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Please bring back the excitement to tennis

Vic Braden by Vic Braden
Contributing Tennis Writer

Hatboro, PA (Sports Network) - During a recent trip to my local bookstore, I found myself counting the number of books for sale on tennis, of which there were 33. That led me to counting books for sale for golf, baseball and football. In each category, there were over 150 books. What is it about our great sport that keeps the popularity lower than others?

Books are one thing, but TV has a problem of its own. It's not uncommon to hear tennis fans state that they don't watch tennis on TV anymore because it's simply a baseline-to-baseline game. The variety of the older style game was exciting, as you could watch the net player sneak in for a clean winner. The argument that it's simply a new style and has nothing to do with the new equipment doesn't fly with me.

In our research center in the 1980's, Dr. Gideon Ariel and I experimented with tournament players to see how hard they could hit the ball with the fifteen ounce wood racket. The players had to exert an amazing amount of effort to reach 70 mph. The effort expended was more than they could muster for a normal rally. Today's players can hit 80 mph with the new rackets, while exerting far less effort.

Ball speed off a racket is related to stiffness, and new materials have made it possible to create a stiff racket that is light and easy to swing.

Ivo Karlovic
Croatian Ivo Karlovic has one of the most explosive serves on the ATP Tour.
So what does the new racket have to do with baseline-to-baseline play? There's a simple answer to this one. In former times, shots averaged four seconds between hits. With the lighter rackets, the average time between hits from top players is often closer to two seconds. Thus, a player only has sufficient time to rush the net after receiving a very short shot.

If players are being forced to respond every two seconds, then why isn't that exciting in itself? The answer is that 90% of shots hit require a player to take three steps or less from the center of the baseline. When a player is required to take a fourth step, that normally puts them into the alley and the chances for a weaker return increase. Watching a player take three steps or less to respond to an opponent's shot is pretty boring for many TV fans. With the long range camera, it's difficult to see just how hard each player is working to get into position for the next shot.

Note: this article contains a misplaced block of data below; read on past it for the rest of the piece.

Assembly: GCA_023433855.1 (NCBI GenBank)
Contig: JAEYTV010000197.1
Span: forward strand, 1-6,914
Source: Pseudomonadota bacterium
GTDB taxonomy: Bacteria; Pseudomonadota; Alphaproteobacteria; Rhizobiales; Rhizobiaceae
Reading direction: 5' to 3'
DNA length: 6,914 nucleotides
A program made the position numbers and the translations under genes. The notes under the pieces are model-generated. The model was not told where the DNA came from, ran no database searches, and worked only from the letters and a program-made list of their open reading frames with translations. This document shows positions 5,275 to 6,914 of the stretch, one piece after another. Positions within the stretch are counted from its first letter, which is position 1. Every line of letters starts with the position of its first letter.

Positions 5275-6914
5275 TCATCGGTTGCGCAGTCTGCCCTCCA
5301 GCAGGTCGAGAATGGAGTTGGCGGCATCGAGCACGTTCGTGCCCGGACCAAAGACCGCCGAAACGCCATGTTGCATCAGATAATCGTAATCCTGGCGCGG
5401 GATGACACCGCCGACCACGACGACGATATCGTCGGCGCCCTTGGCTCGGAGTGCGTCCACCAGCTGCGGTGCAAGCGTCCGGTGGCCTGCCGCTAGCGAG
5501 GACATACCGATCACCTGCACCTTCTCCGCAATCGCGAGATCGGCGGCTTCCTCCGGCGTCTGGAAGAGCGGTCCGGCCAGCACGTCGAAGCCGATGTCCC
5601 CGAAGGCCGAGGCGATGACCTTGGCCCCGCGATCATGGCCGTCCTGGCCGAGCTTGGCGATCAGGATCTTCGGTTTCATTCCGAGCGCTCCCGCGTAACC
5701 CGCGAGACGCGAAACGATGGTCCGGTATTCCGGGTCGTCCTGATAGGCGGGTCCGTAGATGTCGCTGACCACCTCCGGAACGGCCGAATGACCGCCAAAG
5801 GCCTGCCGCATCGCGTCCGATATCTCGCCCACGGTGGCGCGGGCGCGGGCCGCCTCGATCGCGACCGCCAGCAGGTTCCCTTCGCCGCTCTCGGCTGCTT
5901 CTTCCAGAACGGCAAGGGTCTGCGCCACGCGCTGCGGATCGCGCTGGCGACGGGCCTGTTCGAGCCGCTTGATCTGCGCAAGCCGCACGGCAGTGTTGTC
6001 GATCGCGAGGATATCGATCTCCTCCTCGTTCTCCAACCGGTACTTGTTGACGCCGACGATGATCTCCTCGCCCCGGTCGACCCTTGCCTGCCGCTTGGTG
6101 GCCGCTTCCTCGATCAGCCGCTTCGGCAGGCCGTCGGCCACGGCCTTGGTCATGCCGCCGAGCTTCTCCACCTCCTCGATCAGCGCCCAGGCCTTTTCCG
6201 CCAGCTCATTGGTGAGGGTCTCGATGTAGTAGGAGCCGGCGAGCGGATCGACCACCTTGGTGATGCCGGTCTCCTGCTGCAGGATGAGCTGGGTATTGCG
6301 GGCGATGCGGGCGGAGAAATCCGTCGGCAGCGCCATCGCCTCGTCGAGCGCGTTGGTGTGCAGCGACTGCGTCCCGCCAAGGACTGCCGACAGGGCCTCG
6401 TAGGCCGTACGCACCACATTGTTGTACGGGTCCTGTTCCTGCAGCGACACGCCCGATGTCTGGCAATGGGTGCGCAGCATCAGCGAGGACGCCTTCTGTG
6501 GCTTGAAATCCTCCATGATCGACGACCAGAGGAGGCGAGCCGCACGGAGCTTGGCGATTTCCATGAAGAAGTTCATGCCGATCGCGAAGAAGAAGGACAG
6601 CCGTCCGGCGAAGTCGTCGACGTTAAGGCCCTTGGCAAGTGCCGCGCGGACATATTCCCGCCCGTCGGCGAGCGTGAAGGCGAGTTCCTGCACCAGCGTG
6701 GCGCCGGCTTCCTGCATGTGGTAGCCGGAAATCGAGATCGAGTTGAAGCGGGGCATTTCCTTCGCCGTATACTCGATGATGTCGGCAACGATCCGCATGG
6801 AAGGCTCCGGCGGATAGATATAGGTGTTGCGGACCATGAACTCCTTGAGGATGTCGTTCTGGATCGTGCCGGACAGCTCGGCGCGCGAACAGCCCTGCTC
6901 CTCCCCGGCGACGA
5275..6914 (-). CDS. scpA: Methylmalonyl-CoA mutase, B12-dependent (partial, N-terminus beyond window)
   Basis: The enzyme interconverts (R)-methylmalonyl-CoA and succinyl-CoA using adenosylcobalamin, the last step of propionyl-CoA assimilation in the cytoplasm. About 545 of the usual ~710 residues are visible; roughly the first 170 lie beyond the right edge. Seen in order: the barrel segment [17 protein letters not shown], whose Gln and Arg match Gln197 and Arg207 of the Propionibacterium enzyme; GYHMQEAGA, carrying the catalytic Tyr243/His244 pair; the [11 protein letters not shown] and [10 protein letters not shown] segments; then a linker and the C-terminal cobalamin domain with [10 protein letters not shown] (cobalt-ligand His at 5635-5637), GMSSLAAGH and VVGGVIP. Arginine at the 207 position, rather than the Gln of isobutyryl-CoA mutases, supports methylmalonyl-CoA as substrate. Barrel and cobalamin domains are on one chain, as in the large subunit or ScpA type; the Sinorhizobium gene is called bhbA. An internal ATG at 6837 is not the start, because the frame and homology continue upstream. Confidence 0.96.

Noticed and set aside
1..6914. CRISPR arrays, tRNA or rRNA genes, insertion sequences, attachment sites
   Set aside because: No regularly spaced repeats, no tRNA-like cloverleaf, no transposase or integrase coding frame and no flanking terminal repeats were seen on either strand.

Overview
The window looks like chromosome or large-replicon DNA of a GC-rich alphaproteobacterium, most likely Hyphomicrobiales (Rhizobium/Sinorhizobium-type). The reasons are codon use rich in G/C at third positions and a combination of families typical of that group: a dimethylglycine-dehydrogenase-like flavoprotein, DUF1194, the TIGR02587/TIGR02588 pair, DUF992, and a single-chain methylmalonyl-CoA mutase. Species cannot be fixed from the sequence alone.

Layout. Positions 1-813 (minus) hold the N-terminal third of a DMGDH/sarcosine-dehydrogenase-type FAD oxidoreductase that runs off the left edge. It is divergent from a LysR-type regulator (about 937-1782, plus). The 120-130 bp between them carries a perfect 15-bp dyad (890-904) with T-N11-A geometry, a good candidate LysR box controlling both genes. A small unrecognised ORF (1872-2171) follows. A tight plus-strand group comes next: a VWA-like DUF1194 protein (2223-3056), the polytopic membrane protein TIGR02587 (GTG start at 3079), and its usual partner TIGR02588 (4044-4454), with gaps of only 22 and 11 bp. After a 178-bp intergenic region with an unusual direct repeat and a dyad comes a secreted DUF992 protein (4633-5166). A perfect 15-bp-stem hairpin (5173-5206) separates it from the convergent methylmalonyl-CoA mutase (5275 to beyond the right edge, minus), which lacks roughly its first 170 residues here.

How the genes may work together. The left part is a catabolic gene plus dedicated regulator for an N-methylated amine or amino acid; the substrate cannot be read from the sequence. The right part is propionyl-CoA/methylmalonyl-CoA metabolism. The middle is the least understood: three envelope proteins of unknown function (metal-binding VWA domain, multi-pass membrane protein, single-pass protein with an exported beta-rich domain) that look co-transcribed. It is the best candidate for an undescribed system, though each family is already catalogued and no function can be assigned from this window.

In our experiments at the research center, we put two tiny cameras at the base of the center strap to capture a close up, and front view, of the baseline player. The drama was elevated dramatically. One felt as if they were in the middle of the point being contested. Tennis aficionados must see both players at the same time. So, why not play the scenes from the court camera between points? The practice of putting cameras on the court is not acceptable to tennis officials, but perhaps we are going to have to bend a little to capture the artistry of today's players. It's difficult to recall a single match in the history of tennis where a player interacted with the base of the net's center strap. It's in the interest of pro players to have TV viewers see an exciting new look to the game. TV fans can't all be wrong. If nothing else, why not at least do one experimental match where both players agree to cameras being placed at the base of the net's center strap. I understand that the long shot camera lens shows the complete action, but perhaps we may have to give up some of the tradition for some new excitement.


Comments? Contact Vic Braden at vicbraden@vicbraden.com.

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